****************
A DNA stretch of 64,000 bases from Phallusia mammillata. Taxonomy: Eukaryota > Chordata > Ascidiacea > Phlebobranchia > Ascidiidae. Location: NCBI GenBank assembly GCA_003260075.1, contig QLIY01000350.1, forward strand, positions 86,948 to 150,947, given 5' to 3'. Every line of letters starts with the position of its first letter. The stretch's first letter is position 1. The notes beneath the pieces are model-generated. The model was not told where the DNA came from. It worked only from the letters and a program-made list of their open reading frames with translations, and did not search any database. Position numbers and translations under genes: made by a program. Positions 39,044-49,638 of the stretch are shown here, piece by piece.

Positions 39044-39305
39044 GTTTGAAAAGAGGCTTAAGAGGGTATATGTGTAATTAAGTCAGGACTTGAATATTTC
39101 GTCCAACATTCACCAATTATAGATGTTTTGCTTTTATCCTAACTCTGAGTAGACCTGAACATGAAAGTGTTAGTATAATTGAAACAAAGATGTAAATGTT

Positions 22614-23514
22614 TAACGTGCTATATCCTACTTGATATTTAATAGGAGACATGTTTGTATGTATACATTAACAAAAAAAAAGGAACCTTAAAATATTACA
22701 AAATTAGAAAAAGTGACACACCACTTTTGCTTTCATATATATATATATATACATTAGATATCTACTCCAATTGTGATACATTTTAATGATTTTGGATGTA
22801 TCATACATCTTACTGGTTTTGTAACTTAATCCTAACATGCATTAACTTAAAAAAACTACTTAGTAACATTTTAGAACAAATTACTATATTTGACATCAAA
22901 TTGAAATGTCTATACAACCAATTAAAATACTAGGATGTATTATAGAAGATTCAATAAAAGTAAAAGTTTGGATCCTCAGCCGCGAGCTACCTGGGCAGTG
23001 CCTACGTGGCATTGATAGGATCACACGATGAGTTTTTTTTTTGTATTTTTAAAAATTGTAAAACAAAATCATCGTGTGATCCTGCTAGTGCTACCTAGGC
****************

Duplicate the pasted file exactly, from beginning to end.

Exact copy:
A DNA stretch of 64,000 bases from Phallusia mammillata. Taxonomy: Eukaryota > Chordata > Ascidiacea > Phlebobranchia > Ascidiidae. Location: NCBI GenBank assembly GCA_003260075.1, contig QLIY01000350.1, forward strand, positions 86,948 to 150,947, given 5' to 3'. Every line of letters starts with the position of its first letter. The stretch's first letter is position 1. The notes beneath the pieces are model-generated. The model was not told where the DNA came from. It worked only from the letters and a program-made list of their open reading frames with translations, and did not search any database. Position numbers and translations under genes: made by a program. Positions 39,044-49,638 of the stretch are shown here, piece by piece.

Positions 39044-39305
39044 GTTTGAAAAGAGGCTTAAGAGGGTATATGTGTAATTAAGTCAGGACTTGAATATTTC
39101 GTCCAACATTCACCAATTATAGATGTTTTGCTTTTATCCTAACTCTGAGTAGACCTGAACATGAAAGTGTTAGTATAATTGAAACAAAGATGTAAATGTT

Positions 22614-23514
22614 TAACGTGCTATATCCTACTTGATATTTAATAGGAGACATGTTTGTATGTATACATTAACAAAAAAAAAGGAACCTTAAAATATTACA
22701 AAATTAGAAAAAGTGACACACCACTTTTGCTTTCATATATATATATATATACATTAGATATCTACTCCAATTGTGATACATTTTAATGATTTTGGATGTA
22801 TCATACATCTTACTGGTTTTGTAACTTAATCCTAACATGCATTAACTTAAAAAAACTACTTAGTAACATTTTAGAACAAATTACTATATTTGACATCAAA
22901 TTGAAATGTCTATACAACCAATTAAAATACTAGGATGTATTATAGAAGATTCAATAAAAGTAAAAGTTTGGATCCTCAGCCGCGAGCTACCTGGGCAGTG
23001 CCTACGTGGCATTGATAGGATCACACGATGAGTTTTTTTTTTGTATTTTTAAAAATTGTAAAACAAAATCATCGTGTGATCCTGCTAGTGCTACCTAGGC